Tensions stoked by the increasing wealth inequality of San Francisco have become the subject of a heated (and well documented online) legal debate over the last several months. After it was announced this April that opponents to the city’s largest homeless shelter, the Embarcadero Navigation Center, were determined to undermine the project through a lawsuit they had crowdfunded for, the overseeing San Francisco Superior Court judge decided not to issue a halt to its construction.
The project in question, a 200-bed homeless shelter, is already underway on 2.3 acres in The Embarcadero, the strip of land along the city’s eastern shoreline facing Berkeley, and it is projected that it will be finished by the end of this year. The center’s construction first caught the attention of the non-profit group Safe Embarcadero For All (SEFA), which argued that the construction of homeless housing in that location would cause “irreparable harm” to the residents of nearby condominiums (one SEFA attorney cited an act of assault against a Watermark resident on August 11th of this year to prove their claim). They then filed a lawsuit against the San Francisco Planning Commission, the state of California, and the city’s Homelessness and Supportive Housing division.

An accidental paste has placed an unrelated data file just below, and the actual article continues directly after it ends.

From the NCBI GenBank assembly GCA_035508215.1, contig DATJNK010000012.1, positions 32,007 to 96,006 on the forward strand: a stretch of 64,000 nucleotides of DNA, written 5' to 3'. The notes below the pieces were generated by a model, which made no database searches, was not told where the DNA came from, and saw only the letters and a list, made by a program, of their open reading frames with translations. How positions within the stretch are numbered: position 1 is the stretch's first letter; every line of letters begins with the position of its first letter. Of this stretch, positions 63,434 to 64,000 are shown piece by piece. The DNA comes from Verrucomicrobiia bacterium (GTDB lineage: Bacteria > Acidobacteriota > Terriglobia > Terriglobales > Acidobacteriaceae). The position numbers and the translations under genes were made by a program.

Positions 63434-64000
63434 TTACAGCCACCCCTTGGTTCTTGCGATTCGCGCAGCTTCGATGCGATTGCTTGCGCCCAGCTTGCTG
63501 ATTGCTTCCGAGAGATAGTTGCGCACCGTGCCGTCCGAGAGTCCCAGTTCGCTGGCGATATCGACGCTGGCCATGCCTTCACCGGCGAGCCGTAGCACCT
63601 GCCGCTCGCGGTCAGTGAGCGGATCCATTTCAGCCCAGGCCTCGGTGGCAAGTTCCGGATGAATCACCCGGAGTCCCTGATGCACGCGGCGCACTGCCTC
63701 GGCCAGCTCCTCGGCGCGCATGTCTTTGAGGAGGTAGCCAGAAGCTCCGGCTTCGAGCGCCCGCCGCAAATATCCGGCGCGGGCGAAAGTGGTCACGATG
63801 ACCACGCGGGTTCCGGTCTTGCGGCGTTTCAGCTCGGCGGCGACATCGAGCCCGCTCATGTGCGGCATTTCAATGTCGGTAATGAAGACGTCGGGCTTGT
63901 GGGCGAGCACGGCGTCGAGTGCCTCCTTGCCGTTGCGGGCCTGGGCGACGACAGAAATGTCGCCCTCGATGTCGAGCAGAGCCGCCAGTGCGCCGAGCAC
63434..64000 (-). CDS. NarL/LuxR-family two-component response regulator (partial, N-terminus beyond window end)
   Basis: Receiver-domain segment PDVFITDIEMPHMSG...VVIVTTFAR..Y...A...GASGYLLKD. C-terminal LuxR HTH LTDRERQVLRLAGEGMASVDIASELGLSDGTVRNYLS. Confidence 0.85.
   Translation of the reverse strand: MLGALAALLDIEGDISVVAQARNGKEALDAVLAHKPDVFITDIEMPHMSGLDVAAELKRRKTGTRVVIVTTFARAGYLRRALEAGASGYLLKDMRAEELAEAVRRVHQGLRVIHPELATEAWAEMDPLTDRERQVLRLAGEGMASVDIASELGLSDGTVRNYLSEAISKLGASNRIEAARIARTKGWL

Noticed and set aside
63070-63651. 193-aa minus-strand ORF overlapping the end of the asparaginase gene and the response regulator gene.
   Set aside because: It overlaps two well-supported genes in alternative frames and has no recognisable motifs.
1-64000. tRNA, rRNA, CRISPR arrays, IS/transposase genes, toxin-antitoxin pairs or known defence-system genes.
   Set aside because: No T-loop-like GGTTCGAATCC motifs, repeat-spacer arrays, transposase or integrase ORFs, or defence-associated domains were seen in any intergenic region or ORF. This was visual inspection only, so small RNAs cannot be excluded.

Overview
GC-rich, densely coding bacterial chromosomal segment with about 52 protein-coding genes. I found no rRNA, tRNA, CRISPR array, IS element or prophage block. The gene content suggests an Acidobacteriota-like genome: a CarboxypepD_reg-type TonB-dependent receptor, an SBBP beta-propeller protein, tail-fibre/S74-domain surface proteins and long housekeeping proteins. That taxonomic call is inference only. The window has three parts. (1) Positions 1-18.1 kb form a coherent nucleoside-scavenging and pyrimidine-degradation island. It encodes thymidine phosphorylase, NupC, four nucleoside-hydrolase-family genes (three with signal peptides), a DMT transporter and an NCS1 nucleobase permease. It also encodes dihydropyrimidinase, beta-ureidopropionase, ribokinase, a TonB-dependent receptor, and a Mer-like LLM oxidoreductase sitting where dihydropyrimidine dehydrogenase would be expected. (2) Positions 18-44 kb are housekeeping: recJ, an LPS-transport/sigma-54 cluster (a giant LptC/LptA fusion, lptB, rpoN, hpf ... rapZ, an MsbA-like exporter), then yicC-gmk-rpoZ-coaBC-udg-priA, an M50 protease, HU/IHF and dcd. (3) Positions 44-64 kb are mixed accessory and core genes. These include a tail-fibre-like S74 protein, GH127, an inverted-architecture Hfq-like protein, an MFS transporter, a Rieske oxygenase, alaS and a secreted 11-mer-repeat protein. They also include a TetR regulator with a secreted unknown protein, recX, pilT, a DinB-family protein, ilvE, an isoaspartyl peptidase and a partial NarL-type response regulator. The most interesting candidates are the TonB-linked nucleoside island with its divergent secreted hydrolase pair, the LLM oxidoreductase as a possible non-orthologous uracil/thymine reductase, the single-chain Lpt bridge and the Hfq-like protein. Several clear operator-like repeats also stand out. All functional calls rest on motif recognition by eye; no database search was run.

Despite their efforts, Judge Ethan P. Schulman claimed that their charges were unfounded and dismissed their case last Monday. The judge found that the construction and operation of the building would not cause harm to the wealthier residents of the neighborhood, as SEFA’s attorneys claimed it would, but instead would provide the homeless community with a safe environment to call their own. In response to several other issues SEFA have taken against the project, Deputy City Attorney James Emery stated that “the project is temporary” and “should the courts ultimately determine the project is unlawful, the site can be restored to its prior use.”
Though the future of the homeless shelter remains unclear, the judge’s recent decision makes its completion much more likely than it has been in several months. However, with the sixth-highest income inequality of any U.S. city, tensions between housing shortages and increasing homelessness rates in San Francisco will likely inspire similar litigation as other homeless shelters are considered in its future. Additionally, SEFA may still get there day in court; although the motion to stop construction on the center was denied, the judge has scheduled a follow-up hearing for September 23.